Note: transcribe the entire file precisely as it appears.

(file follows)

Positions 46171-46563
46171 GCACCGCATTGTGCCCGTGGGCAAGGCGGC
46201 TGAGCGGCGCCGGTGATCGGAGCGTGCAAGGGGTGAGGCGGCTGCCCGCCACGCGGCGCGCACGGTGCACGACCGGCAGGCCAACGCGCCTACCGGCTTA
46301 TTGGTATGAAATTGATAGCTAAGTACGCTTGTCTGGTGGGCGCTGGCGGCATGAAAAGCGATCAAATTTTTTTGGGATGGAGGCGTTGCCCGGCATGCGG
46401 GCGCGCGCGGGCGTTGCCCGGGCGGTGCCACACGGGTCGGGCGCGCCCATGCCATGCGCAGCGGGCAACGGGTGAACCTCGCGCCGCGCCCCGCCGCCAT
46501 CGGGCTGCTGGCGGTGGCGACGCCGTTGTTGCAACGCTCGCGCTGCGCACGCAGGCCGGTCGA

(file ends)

Positions 46171-46563
46171 GCACCGCATTGTGCCCGTGGGCAAGGCGGC
46201 TGAGCGGCGCCGGTGATCGGAGCGTGCAAGGGGTGAGGCGGCTGCCCGCCACGCGGCGCGCACGGTGCACGACCGGCAGGCCAACGCGCCTACCGGCTTA
46301 TTGGTATGAAATTGATAGCTAAGTACGCTTGTCTGGTGGGCGCTGGCGGCATGAAAAGCGATCAAATTTTTTTGGGATGGAGGCGTTGCCCGGCATGCGG
46401 GCGCGCGCGGGCGTTGCCCGGGCGGTGCCACACGGGTCGGGCGCGCCCATGCCATGCGCAGCGGGCAACGGGTGAACCTCGCGCCGCGCCCCGCCGCCAT
46501 CGGGCTGCTGGCGGTGGCGACGCCGTTGTTGCAACGCTCGCGCTGCGCACGCAGGCCGGTCGA